Final Cut Pro is still loved by certain companies, including MTV, American Red Cross, and Penguin Random House still using it. While it is still in use, it doesn’t have the market share it used to. 

Films like The Social Network and Girl with a Dragon Tattoo were edited using Final Cut Pro. At one point, it was a popular editing program in the independent film circuit. A lot of films at film festivals were edited in Final Cut Pro. Although the changes made to the program caused it to lose favor, Final Cut Pro is still a powerful competitor in the editing field. 

AVID Media Composer

Most video editors consider Avid at the top of the list for video editing programs. Almost every major film and network television show produced in the last couple of decades have been edited using Avid, including The English Patient and Ant-Man and the Wasp. Although Final Cut Pro and Premiere Pro have been used to edit some films and television series, Avid overwhelmingly has the major market share in editing film and television productions. 

Depending on what you’re interested in doing, knowing one, two, or possibly all three of these softwares may be helpful. When it comes to editing, what software you should know and how much you should know will vary depending on what you want to do for a living. 

Market Share

The market share for these programs can be difficult to find. I was able to check a couple of companies to track this. They were showing market share to be on average around 25% for Premiere Pro and Final Cut Pro, and they were showing less than 5–10% for Avid. When looking at the entire industry, this low number makes sense because Avid is primarily geared towards a specific segment of the high-end filmmaking crowd.

Premiere Pro and Final Cut Pro were sold as a software solution while Avid was usually sold as a hardware and software solution. So you didn't buy the software Avid—you bought an entire Avid system, which made its price point considerably higher. 

Video Editing Process

The process of video editing depends on what you're doing. When I went to school, there were three stages of working on a video production: the pre-production stage, the production stage, and the post-production stage. Editing is part of the post-production stage. 

Pre-Production Stage

Pre-production is the planning, securing your finances, hiring your cast and crew, scouting your locations, and all the things that go into planning for production. If you're thinking, no, that's for film, how does it affect me? If you are going to shoot an event, there's pre-production involved in that. Proper planning prevents poor performance. The actual production, shooting, and creating your video content is the production stage. Editing is brought in at the end of that. Editors are part of the post-production final stage where everything comes together.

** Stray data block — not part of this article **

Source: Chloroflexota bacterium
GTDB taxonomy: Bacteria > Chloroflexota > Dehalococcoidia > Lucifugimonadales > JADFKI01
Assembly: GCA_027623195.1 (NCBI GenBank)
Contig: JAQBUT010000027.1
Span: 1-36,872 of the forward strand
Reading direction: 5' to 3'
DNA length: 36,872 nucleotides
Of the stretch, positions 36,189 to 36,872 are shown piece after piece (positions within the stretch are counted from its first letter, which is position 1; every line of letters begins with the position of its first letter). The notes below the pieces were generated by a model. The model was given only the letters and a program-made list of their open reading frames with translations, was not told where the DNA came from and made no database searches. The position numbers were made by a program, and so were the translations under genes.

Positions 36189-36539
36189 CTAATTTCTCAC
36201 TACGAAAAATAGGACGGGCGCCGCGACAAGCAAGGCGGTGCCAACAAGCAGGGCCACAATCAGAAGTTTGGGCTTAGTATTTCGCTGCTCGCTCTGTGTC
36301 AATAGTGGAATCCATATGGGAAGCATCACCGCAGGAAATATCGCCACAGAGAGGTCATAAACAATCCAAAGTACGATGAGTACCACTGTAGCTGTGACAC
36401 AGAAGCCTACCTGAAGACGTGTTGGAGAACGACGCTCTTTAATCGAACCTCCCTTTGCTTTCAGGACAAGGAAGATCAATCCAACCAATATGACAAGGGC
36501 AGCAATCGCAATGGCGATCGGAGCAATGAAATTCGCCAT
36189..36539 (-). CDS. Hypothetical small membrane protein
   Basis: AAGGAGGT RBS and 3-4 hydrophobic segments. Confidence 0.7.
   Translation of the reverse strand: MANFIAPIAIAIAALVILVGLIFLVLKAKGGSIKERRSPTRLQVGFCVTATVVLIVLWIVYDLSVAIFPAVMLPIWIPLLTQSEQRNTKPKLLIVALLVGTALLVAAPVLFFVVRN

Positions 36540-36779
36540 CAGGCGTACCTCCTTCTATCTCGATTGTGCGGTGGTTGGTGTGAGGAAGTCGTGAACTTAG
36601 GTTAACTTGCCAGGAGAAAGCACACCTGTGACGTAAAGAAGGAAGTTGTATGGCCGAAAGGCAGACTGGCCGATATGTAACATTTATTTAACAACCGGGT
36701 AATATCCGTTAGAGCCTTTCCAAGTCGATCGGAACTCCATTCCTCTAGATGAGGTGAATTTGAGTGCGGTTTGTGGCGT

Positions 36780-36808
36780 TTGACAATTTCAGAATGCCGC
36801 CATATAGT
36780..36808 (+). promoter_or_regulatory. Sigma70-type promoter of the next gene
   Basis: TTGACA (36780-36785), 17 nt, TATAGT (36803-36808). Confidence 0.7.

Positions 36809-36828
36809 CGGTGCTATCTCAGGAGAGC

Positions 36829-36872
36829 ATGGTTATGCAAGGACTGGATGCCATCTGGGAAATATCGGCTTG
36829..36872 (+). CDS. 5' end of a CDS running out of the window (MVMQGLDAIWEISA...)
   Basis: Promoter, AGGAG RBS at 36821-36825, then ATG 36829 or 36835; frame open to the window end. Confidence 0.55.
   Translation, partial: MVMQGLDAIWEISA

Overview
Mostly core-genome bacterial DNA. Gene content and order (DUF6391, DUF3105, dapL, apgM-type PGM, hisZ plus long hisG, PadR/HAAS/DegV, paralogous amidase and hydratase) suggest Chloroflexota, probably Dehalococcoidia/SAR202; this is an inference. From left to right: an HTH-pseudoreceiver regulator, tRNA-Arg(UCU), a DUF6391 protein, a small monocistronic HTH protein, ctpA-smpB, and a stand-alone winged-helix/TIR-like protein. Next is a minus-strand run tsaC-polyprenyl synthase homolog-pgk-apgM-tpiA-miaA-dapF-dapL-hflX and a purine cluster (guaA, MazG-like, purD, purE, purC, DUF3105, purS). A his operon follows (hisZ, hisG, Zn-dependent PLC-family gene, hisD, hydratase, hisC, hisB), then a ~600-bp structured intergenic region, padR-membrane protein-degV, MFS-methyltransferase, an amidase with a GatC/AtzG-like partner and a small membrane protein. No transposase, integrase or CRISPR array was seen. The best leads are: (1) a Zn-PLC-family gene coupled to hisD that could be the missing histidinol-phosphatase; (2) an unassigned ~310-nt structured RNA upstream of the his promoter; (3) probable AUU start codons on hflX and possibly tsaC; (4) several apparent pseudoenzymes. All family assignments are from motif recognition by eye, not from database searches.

Production Stage

So you’ve planned everything out. You've got your money and hired your cast and crew. You go to wherever you need to go and shoot that, maybe it's your local park that you’ve rented out, but that's your production. You create this content. Even if you were going to just shoot someone walking down the street, you're probably going to shoot that more than once. Maybe the lighting was off. Maybe someone got in the way of your shot. Maybe your camera couldn't keep up with a person walking and you lose them. You end up with one, two, three, four, possibly 100 takes. 

Post-Production Stage

That footage has to be organized, have some video editing. Everything starts with the concept. There's a concept or a story involved here. Usually the video editor doesn’t come up with that. A writer writes a story. The director has that story rewritten possibly several times, and that rewritten story becomes what they produce.

Now, if you're editing something with a narrative, you'll have the script in front of you so that you know what the story should be. Often in the editing process, new things are revealed. Maybe something doesn't work the way you intended it to, or the way the director wanted it to, and maybe you have to come up with a workaround, but everything is based on that original concept. 

If you're producing your own content, such as a video for social media purposes or a skateboarding promo for a skate shop, then you’ll be the one coming up with the concept for that video. I'd actually write out my idea of a story for that. What am I going to tell? How am I going to get people to care about this skate shop? 

I might create mood boards, which are collections of images or videos that help to inspire the look and feel of this project. You also have to consider if you need a script, a voiceover, or dialog, and whether you’ll be writing that script—which can be fun—or if you’re going to hire someone else to write it. Returning to the example of the skateboarding promo, that might have a voiceover. 

Then you have to decide if you’ll shoot your own footage. Many promos and content for social media are compiled from footage from stock houses, which means that you have to assemble and organize your assets.

Scratch audio is the term for audio that will not be the final audio. Because I do not like the sound of my own voice, I try to avoid doing voiceovers. I’m going to use a professional voiceover artist who is infinitely better than I am, but until I've got everything in place, I'm not going to use the professional voiceover artist. I might just record some scratch audio myself in the voiceover.

Storyboard edits, assembly edits, and rough cuts are the stages of actually creating your content. I am going to look at that a little bit later if we get into Premiere Pro. 

Essentially, video editing is about refining. You start with rough content, and you polish it until you get what you’re looking for. That's what these different types of edits are. 

The final cut locked does not mean it's the final version of your film or project; rather, it means that the video content and order isn’t going to change. Next, it’s time to add effects, compositing, and graphics. After determining your sound effects needs and getting approval for audio voice overs, you can complete your sound mix